And the only one she would ever love.
Beth had been quiet and discreet, but Luca still heard her enter the room. He glanced over his shoulder with a smile—and then stopped. In one second his open expression turned from pleasure to deep, dark distrust. Beth went cold with dread. Although he was not handsome in the way of soap stars or male models, Luca was devastating to look at. Those dark, wide-set eyes might have lashes to die for, but the effect was compelling, not sentimental. His masculinity was carved, not manufactured. It had been honed on the assault course, giving him a form every woman wanted to touch. Beth was no exception. Despite his ten-kilowatt glare, the first thing she noticed was how pale and tired he looked.
And then his quiet words tore the years away.
‘Mio Dio…I must have died and gone to hell…’
Beth was shattered. His eyes were like chips of black diamond. The man who meant everything to her was now trying to intimidate her, not melt her. He succeeded in no time at all, because Beth’s soul still bore the indelible brand of his hard, dark anger. It had been seared into her on that last burning night in Balacha. Five years later, it still hurt.
She began inching pinches along the edge of the file she carried, measuring her embarrassment and shame.
‘Luca…I had no idea…I would never have come here if I’d known—’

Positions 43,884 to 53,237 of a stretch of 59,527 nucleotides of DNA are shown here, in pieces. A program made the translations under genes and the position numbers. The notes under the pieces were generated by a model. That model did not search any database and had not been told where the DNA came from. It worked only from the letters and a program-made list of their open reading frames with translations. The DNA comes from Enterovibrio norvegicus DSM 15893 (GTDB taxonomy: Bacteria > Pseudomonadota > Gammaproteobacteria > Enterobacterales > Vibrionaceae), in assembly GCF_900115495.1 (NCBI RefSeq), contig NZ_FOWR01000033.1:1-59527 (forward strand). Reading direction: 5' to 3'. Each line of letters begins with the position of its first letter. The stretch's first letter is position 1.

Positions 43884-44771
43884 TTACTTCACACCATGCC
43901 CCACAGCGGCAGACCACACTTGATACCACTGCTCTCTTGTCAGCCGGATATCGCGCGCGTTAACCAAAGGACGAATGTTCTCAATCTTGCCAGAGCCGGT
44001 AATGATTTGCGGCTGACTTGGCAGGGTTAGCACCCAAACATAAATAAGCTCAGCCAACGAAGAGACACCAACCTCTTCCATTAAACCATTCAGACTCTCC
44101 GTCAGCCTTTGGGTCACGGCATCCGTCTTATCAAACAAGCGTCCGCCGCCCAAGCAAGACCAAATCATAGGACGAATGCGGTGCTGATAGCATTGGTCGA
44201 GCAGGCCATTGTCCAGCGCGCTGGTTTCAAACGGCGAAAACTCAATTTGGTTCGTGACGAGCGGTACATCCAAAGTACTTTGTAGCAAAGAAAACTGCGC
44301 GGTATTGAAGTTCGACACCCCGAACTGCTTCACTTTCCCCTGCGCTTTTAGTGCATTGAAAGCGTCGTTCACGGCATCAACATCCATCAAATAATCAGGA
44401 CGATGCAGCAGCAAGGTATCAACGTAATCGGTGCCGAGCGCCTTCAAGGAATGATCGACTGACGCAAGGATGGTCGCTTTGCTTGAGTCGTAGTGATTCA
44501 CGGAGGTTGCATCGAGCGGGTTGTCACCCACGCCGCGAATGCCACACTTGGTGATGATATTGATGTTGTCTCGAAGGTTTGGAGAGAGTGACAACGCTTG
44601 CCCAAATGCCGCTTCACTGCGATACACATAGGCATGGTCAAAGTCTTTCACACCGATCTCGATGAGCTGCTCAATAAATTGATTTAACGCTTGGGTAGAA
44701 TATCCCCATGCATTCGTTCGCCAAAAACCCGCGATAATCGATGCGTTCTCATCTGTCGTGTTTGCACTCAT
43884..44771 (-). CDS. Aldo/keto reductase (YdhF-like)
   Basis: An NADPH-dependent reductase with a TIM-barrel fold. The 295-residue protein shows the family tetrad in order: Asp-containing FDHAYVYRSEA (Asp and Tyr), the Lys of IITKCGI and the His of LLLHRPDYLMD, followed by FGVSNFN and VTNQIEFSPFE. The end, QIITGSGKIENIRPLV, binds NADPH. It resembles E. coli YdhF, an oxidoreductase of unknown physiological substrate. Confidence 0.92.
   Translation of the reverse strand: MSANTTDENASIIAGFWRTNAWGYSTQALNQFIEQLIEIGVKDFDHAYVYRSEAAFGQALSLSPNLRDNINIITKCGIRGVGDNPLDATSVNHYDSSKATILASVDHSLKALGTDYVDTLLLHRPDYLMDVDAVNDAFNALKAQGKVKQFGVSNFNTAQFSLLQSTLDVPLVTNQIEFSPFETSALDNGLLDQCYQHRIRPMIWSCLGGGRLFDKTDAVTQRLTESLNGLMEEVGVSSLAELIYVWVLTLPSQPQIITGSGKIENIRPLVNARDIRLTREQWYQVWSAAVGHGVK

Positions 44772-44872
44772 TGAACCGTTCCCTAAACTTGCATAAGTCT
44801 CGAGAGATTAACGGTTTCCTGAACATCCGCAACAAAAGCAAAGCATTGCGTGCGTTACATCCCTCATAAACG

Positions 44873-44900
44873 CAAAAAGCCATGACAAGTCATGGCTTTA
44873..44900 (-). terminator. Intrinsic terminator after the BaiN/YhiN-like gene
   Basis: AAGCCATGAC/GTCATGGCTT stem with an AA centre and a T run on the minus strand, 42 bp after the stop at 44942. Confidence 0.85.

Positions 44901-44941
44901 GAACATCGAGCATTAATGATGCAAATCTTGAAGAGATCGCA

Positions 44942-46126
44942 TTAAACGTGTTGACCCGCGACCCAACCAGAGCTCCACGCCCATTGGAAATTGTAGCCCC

He silenced her with a single, sharp gesture of his hand. Their time apart had increased his natural authority a hundredfold. His appearance had always been unconventional. Now he looked dangerous. Instead of tanned and open, his face was drawn and watchful. Those beautiful eyes with their sweeping lashes now had dark hollows beneath them. Beth was horrified, but all the old attraction was still there. She could sense it, but she could also feel waves of resentment flowing from him.
Shock and shame forced her words out in a torrent of apology. ‘Look, I can hardly blame you for being angry with me, Luca. I picked up a pen a thousand times to try and write to you but—’
‘Don’t give me any more lies, Elizabeth. Or Beth, or whatever your name is these days. I don’t need your excuses.’ His tone was like silk drawn over sandpaper. ‘I suppose you must be this indispensable PA Ben Simpson needs to keep him in check?’ He moved forward. Beth stepped back. Seeing her flinch, he exhaled angrily. ‘There’s no point in pretending to be afraid of me. We both know that’s never been the case. Besides, what’s done is done. As far as I am concerned you are part of my past, and a part that I have no wish to remember. My interest is in the here and now.’